Justice Ginsburg delivers
the opinion of the Court
From time to time, this Court must preside over controversies so divisive and so morally ambiguous that we Justices—nine mortal men and women—feel somewhat ill-equipped to discern the issues’ deeper truths and mete out justice accordingly. Never is this concern more palpable, and never is our duty as jurists more daunting, than when we have to stand around and figure out which restaurant we’re going to order lunch from.
It is therefore with great solemnity that we hand down the majority opinion in the case of Domino’s v. That One Greek Place Over on N Street.
There are meritorious arguments for both proposals. Pizza, as some members of the Court have contended, is a lunch cuisine with deep foundations in the history of the United States Supreme Court’s break room kitchenette. Further, our unanimous opinion in Domino’s v. Sbarro, 540 U.S. 891 (2003), stands for the proposition that Domino’s never skimps on the toppings, and that their Cinna Stix are pretty good too, especially if you eat them when they’re still warm.
While those Justices in favor of that Greek joint have argued that Gyros are, in many respects, way tastier than pizza (see Scalia, J., dissenting, infra), they have failed to cite to any relevant Federal Statutes or Law Review articles for support. As another matter, the Court isn’t even sure whether the Greek place will deliver all the way to the Supreme Court Building—and Breyer is the only Justice with a car, and he doesn’t really feel like driving.
Several Justices have also noted that we ordered Pizza last Thursday. We reject this argument, however, since last Thusday was oral arguments for that dicey affirmative action case, and a bunch of us had to recuse ourselves and so couldn’t partake in the pizzas. Additionally, secondhand testimony that there are still a couple of leftover slices in the fridge is inadmissible as hearsay under the Federal Rules of Evidence.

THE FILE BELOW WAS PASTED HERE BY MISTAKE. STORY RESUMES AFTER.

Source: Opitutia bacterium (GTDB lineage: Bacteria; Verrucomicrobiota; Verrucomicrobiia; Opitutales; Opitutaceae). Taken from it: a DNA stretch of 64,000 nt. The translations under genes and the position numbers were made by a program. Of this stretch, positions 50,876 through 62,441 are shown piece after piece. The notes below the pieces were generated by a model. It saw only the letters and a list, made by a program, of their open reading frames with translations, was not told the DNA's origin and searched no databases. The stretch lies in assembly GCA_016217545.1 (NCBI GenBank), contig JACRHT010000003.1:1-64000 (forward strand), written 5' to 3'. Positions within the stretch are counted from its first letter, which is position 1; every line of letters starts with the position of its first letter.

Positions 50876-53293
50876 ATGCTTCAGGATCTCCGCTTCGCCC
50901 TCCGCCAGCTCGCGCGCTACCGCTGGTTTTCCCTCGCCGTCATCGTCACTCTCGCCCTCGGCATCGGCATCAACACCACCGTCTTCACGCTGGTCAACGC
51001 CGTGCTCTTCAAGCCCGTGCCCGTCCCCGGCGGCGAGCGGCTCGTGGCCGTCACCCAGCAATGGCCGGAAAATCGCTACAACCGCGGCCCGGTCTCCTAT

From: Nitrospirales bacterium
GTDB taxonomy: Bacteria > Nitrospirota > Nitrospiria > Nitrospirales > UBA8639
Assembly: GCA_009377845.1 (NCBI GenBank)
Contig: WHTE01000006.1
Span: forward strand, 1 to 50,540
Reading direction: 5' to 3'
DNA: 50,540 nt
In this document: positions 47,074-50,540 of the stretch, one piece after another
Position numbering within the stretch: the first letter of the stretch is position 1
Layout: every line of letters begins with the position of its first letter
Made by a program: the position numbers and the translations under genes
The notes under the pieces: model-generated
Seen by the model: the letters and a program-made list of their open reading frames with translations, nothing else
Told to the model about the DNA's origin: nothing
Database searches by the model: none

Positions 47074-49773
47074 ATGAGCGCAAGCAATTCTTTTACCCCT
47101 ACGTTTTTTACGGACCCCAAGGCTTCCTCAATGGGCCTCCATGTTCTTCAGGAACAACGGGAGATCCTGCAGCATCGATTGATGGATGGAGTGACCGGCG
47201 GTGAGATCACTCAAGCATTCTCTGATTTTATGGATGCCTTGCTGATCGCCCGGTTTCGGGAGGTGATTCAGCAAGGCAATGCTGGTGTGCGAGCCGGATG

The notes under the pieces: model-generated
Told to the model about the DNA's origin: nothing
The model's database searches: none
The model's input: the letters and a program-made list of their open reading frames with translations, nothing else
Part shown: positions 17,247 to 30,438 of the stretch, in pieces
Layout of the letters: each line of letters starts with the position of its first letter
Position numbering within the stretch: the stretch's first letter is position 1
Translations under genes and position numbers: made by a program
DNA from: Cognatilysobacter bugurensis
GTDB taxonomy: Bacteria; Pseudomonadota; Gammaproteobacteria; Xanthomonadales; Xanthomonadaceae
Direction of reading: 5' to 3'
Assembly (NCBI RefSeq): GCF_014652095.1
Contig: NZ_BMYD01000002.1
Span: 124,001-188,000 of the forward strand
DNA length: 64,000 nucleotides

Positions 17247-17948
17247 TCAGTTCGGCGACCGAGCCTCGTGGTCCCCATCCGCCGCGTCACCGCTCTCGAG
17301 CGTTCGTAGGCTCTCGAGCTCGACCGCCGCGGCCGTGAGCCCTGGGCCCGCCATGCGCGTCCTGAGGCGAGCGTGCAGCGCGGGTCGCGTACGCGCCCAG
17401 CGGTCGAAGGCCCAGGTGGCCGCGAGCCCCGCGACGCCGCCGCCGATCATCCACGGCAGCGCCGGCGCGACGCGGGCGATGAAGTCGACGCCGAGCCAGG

We therefore rule that the Court will have Domino’s. We remand only for further fact-finding as to whether everyone is cool if we get extra cheese.
It is so ordered. (Or will be, anyway, when one of our clerks calls it in.)
Scalia, J., with whom The Chief Justice
and Justices Alito and Thomas join, dissenting
Our decision today flies in the face of more than a quarter century of the Court’s lunchtime jurisprudence. The majority thoughtlessly dismisses the notion that Mediterranean food is extremely yummy, despite a persuasive amicus brief from Professor Richard Posner, and even though everyone seemed to enjoy the shawarmas we got from that Lebanese food truck a few weeks back.
Moreover, this decision represents a disturbing affirmation of the kind of majoritarian tyranny the Court has sought to abrogate in the years since it handed down its controversial opinion regarding Burger King, 474 U.S. 1352 (1985), in which the Court voted 8-1 to strike down Justice Stevens’s preference for BK fries.
Therefore, I respectfully dissent from the Court’s judgement—and no, I am not cool with extra cheese.
Kennedy, J., concurring in part,
dissenting in part, hungry in full
As Chief Justice John Marshall very nearly wrote in his opinion in Marbury v. Madison, “It is emphatically the province of the Judicial Branch to say [where we order our lunch from].”
But neither that seminal decision nor our mandate in Article III, Section I of the Constitution prescribes the specific processes by which we should determine where we get our takeout. In truth, the Court’s longstanding requirement that all the Justices order food from the same restaurant is as artificial as our policy of not tipping the delivery guy if he takes more than 30 minutes.
So while I join the majority in their conclusion that a couple of pizzas would really hit the spot right now, I fully support the prerogative of the dissenters to go ahead and separately order their pitas or whatever—even though this would mean the Court can’t use its coupon for three large, one-topping pizzas and thus get a free two-liter of Mountain Dew.
The Supreme Court stands for nothing if not the democratic principle of ideological compromise. If we can put this matter behind us, we’ll be able to turn our attention to vastly less controversial matters, like that healthcare case we’ve got this afternoon. That’s something we’ll all be able to agree on, right?